Rural Wireless Communication Strategies For Developing Countries

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Nov 24, 2013 (3 years and 8 months ago)

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Rural Wireless Communication Strategies

For Developing Countries


Nepal’s Strategy for Rural Telecommunications


The case study for Nepal presented here details the latest thinking of Nepal Telecommunications
Corporation (NTC) with regard to the technology

choices for the future development of rural
wireless communications in Nepal. The report explains the reasons for NTC’s decision to deploy
wireless local loop and VSATs in the future instead of conventional multi
-
access radio or
GMPCS.


1. Strategy for r
ural development


In the late 1980’s, an ITU expert was appointed to evaluate the technology and economics of
providing at least one telephone to all of the Village Development Committees (VDCs) of the
kingdom. The expert concluded that the primary option

was the digital multi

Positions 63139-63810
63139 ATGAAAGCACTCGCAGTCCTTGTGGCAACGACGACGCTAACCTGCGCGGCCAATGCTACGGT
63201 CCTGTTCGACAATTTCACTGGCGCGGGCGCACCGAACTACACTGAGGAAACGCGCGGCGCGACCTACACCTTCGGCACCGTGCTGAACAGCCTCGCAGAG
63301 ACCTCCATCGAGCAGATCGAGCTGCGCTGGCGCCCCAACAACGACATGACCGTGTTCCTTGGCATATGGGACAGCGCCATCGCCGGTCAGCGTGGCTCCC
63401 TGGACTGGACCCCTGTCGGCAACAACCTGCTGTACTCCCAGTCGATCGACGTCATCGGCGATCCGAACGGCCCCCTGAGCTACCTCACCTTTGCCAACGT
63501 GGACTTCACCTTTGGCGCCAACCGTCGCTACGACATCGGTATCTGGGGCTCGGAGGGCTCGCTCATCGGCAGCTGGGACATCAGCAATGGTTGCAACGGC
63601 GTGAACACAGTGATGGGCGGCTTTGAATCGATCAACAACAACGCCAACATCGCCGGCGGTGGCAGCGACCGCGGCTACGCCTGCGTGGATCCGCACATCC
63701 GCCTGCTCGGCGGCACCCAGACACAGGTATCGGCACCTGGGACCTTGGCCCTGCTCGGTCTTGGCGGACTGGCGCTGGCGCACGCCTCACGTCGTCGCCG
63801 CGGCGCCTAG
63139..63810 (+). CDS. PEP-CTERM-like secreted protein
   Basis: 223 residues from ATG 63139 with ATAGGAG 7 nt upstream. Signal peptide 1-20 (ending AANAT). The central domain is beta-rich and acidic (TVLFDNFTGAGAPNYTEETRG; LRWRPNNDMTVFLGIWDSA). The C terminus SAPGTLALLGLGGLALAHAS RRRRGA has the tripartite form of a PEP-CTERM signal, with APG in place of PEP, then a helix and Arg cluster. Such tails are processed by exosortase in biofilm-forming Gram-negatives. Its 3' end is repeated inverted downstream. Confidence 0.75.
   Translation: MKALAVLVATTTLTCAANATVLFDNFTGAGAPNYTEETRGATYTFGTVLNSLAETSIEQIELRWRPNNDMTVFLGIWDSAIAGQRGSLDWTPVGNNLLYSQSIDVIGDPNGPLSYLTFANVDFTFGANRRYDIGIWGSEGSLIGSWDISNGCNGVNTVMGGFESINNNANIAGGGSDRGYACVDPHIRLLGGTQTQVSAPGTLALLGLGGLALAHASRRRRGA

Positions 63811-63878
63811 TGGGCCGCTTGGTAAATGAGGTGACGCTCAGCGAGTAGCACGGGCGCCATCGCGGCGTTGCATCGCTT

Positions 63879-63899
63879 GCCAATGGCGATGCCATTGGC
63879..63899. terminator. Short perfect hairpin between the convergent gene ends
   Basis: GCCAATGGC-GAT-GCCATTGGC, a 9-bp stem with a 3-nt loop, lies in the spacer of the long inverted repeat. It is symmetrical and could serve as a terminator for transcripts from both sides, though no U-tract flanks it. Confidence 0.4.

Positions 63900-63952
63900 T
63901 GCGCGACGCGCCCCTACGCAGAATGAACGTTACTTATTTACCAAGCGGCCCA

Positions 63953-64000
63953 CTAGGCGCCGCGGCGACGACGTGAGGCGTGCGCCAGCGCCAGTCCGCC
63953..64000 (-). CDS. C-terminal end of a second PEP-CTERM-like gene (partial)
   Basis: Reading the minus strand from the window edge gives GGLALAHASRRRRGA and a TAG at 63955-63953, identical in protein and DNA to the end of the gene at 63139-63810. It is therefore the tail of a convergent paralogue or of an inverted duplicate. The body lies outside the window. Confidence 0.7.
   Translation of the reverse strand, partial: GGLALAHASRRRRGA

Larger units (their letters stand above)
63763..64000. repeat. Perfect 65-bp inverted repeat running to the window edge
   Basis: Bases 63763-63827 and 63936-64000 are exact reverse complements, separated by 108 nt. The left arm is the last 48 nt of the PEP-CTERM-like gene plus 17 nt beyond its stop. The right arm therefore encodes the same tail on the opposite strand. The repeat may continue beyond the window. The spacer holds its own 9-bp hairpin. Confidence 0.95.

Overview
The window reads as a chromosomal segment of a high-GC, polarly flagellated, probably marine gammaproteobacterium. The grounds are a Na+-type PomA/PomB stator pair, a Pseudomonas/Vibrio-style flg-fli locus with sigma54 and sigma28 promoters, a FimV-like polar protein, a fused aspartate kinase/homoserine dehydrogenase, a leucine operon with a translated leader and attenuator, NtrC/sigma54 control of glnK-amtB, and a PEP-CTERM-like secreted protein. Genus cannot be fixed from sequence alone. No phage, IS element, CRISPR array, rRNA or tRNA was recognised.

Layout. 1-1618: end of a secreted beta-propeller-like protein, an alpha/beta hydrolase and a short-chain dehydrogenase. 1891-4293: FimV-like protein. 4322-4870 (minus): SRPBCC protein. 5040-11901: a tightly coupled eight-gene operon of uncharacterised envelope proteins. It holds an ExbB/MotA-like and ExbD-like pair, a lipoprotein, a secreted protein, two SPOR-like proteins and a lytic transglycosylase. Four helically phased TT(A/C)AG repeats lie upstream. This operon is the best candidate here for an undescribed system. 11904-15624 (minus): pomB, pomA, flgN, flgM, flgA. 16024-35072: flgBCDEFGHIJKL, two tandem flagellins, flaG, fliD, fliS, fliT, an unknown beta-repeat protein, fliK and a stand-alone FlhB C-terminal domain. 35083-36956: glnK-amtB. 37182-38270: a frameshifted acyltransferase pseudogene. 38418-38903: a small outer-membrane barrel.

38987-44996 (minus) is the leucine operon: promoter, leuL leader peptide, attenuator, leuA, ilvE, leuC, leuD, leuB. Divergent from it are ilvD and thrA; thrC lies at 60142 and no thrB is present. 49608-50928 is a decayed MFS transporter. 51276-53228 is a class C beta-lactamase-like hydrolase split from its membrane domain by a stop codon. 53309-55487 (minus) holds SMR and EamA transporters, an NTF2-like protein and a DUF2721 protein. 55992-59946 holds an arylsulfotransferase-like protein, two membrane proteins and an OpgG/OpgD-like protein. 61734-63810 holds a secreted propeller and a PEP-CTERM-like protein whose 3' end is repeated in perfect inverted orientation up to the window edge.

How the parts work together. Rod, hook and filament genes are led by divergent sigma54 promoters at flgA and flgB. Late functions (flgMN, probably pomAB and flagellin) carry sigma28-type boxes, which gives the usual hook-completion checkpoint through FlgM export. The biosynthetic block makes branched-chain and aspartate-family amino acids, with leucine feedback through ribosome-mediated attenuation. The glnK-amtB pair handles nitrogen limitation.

-
access radio
telephone system (MARTS) combined with single
-
channel subscriber radio telephone system
(SRTS) operating on the VHF band. In the case of difficult terrain, for which MARTS and VHF
-
band SRTS was not economically feasible,

conventional HF radio communication links were
suggested.


During the implementation period, however, only the so
-
called Illaka Service Centers (ISC),
ranging from 9 to 17 in each district, were ultimately chosen to be served by MARTS.
Accordingly 23 MAR
TS were implemented and about 600 terminal stations were installed. The
numbers of subscribers served or to be served by the system is about 4500. However, since the
procurement of spare parts for MARTS began to be a problem, the procured systems could not

be
used as planned and many components from the planned systems had to be used as spares. The
initial idea of serving about 200 remote areas by HF links was later modified in favor of satellite
-
based systems.


With the installation and operation of MARTS

on a fairly large scale (about 70 districts are
covered by MARTS), NTC gained a good deal of practical experience. Based on this experience
and a study by the Rural Planning Division of NTC under the DGM Rural Planning, NTC has